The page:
3

Graded potentials are initiated by a stimulus that vary in magnitude depending on the strength of the stimulus. (The stronger the stimulus the more gated channels open causing larger depolarisation). Graded potentials occur in dendrites, cell bodies and sensory receptors. Graded potentials dissipate with distance from stimulus. On the other hand, action ...


2

Actually there is a way to determine the initial conditions for this problem. We assume that the gating variables $r$ and $s$ are at a steady state before the membrane potential jump from$u_0$ to $u'$. If we look at the first graph(the steady state relation versus membrane potential) we can see that at the membrane potential $u_0$ that $r(t=0)\approx 0$ ...


2

Since you didn't get the right answer to #6, let's review the basis for this model. The basis of the model is precisely the statement in #6: an individual channel has a defined conductance when it is conducting, and if all of them are conducting then the total conductance is the single-channel conductance times the number of channels (conductances in ...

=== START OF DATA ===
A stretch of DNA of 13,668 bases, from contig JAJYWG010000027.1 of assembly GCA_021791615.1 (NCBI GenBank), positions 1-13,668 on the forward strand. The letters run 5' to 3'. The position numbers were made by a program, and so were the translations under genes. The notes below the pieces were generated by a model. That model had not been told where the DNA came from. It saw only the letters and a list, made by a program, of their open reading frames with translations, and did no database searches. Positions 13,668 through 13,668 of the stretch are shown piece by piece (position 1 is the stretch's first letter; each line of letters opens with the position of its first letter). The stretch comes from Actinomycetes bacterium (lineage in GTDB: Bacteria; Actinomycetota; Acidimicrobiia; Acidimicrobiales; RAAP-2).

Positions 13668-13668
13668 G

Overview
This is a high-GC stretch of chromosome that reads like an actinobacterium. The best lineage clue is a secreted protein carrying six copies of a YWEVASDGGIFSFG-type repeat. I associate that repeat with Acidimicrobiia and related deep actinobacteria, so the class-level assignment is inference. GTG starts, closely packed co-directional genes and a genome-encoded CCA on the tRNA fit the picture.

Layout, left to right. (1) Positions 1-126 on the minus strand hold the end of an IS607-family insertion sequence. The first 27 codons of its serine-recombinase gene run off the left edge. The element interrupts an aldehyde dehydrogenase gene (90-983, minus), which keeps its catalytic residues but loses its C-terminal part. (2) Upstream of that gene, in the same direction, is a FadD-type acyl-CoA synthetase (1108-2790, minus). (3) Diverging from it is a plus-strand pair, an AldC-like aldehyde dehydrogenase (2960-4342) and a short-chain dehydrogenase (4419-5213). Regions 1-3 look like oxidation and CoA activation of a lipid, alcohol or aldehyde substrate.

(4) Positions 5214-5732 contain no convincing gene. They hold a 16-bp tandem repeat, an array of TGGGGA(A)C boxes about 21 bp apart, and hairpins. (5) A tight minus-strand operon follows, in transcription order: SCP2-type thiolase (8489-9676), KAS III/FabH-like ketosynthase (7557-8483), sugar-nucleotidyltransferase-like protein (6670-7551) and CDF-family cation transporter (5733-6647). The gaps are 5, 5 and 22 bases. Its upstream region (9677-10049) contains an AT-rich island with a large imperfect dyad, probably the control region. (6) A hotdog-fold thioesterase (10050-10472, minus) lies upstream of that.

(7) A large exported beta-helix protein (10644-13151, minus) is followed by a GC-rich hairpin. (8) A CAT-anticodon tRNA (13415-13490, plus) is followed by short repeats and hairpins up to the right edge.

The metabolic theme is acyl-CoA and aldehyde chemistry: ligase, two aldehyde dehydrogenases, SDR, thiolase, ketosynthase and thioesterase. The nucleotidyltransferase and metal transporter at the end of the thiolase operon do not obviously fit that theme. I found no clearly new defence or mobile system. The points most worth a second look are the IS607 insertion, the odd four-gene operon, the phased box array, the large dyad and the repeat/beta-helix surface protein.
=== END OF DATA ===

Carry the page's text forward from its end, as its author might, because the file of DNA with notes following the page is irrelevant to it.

2

Short answer Neuronal signals neither choose where to go, nor do they carry routing flags of some sort to guide them. Instead, neuronal signals are guided by the hard wiring of the nervous system. Background Neuronal signals (action potentials) basically follow a one-way path. When they encounter a cross roads, action potentials are simply propagated to all ...


2

Short answer Training increases white and gray matter densities in the brain. This may reflect increases in neuronal cell counts especially in the hippocampus. In the cortex, however, such observed changes are probably more reflective of other processes, such as synaptogenesis. Background Gray matter is generally viewed as being the neuronal cell bodies, ...


2

The definition of numbness has been answered by yourself, and I will focus on the second part of the question. In terms of the underlying physiological mechanism behind numbness I think it's good to narrow the question down and focus on local anesthetics, which numb a local area of the body for minor surgical procedures. Cocaine and related compounds have ...


2